A dose of purple heroin as small as 20 micrograms – the size of a grain of sand – is enough to kill a user.
White heroin is heroin in its purest form. The whiter the color, the purer it is.
Pills and Tablets
There is also a pill or tablet form of heroin. The pills are light blue and are called “Mexican Oxy” or “heroin pills.” These pills are deadlier than regular heroin because they contain a significant amount of fentanyl.
These pills are sold as a version of oxycodone, despite being three to six times as dangerous as their prescription counterparts. Users mistake them for oxycodone or hydrocodone.
What Does Heroin Smell & Taste Like?
In its purest form, heroin has very little odor. Heroin’s smell is usually due to substances it’s blended with or manipulation of the drug in other ways. This usually makes it smell like vinegar because manipulation of the pure form of the drug makes it more acidic. Some people detect a vitamin or medicinal smell.
Pure heroin tastes bitter. Cutting heroin with other substances affects its taste. Cutting it with something acidic creates an acidic flavor, while cutting it with sugar makes it sweet. Black tar heroin has a chemical taste and is relatively impure.
How is Heroin Injected into the Body?
Users inject heroin into the body using a needle into a vein, muscle, or under the skin. Injection into a vein is called “mainlining” or “intravenous or IV use.” When injected under the skin, it is called “skin-popping.”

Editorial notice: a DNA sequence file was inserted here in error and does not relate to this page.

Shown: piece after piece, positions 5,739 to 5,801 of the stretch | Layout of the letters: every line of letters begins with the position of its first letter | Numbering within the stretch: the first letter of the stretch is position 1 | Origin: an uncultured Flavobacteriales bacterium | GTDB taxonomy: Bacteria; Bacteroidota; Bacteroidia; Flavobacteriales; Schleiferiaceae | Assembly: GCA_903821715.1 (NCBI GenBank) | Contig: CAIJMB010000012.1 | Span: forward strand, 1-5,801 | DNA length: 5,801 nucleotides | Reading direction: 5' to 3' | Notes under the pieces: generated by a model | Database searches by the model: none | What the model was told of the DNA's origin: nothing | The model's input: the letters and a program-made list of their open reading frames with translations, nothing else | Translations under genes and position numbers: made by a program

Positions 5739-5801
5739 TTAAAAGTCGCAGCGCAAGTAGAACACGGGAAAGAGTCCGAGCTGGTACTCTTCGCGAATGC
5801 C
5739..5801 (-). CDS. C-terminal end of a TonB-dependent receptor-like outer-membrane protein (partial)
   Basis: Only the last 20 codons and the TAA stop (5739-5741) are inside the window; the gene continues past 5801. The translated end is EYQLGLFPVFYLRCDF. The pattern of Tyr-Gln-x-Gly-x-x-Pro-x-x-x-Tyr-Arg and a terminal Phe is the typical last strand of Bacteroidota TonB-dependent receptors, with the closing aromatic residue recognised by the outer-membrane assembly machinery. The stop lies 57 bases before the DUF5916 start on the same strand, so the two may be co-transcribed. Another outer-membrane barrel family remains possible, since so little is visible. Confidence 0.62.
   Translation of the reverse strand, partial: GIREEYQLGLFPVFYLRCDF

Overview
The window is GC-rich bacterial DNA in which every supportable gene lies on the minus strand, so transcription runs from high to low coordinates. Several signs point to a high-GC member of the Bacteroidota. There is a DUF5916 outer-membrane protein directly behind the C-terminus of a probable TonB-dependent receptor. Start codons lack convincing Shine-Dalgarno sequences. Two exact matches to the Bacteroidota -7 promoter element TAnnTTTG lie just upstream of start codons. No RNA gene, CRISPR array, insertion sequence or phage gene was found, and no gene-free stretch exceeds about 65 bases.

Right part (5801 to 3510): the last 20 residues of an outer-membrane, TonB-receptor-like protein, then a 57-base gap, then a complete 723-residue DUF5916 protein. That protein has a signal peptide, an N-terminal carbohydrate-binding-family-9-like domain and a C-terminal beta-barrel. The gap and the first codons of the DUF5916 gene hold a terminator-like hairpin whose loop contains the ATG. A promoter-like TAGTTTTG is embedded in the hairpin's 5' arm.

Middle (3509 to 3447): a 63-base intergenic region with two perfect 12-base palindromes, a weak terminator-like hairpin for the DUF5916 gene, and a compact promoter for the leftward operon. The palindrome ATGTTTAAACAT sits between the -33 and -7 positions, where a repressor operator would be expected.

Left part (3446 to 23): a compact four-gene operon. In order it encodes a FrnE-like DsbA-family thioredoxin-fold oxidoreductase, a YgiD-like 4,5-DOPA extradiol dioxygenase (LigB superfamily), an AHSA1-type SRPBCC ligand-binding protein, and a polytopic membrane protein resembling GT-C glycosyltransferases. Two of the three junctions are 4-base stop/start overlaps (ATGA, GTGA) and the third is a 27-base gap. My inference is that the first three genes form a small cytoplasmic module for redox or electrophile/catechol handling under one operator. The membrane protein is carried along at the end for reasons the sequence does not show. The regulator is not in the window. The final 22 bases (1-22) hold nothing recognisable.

What Does a Heroin User Look Like?
Anyone who uses heroin is at risk of developing an addiction. However, some factors that increase the risk of developing an addiction include:
- Family or personal history of addiction to any substance
- Heavy use of tobacco
- History of anxiety or depression
- Exposure to high-risk environments
- History of risk-taking behavior
- Use of prescription painkillers
More so than many other drugs, heroin use triggers a variety of physical symptoms that worsen over time.
Visible physical symptoms of heroin use include:
- Flushed skin
- Constricted pupils
- Slow breathing
Symptoms of Heroin Use & Addiction
Symptoms of heroin use and addiction include:
- Slurred speech
- Constricted pupils
- Needle marks (if injecting the drug)
- Runny nose (if snorting the drug)
- Memory problems
- Confused or disoriented feelings
- Difficulty making decisions
- Reduced pain response
- Changes in appearance
- Decline in personal hygiene
- Behavior changes
- Financial issues
- Problems at work or school
- Engaging in risky, dangerous activities
- Inability to stop using heroin even if there is a desire to do so
Treatment for Heroin Use & Addiction
Like many addictive drugs, treatment for heroin use and addiction varies from person to person and is most effective when used in combination with one another.
The two most common heroin addiction treatment approaches include pharmacological and behavioral methods.
Medication used to treat heroin addiction helps control symptoms of withdrawal including nausea, vomiting, diarrhea, and pain.
Symptoms are the most intense during the early stage of withdrawal when the body is detoxifying. The more comfortable a person is during this phase, the better the chances of successful recovery.
In addition to medication, heroin addiction treatment includes behavioral approaches. These help people with substance use disorder identify their drug use triggers, develop coping skills to deal with cravings, and understand that relapse is part of recovery, and know how to deal with it.
Behavioral treatment includes:
- individual therapy
- group therapy
- long-term support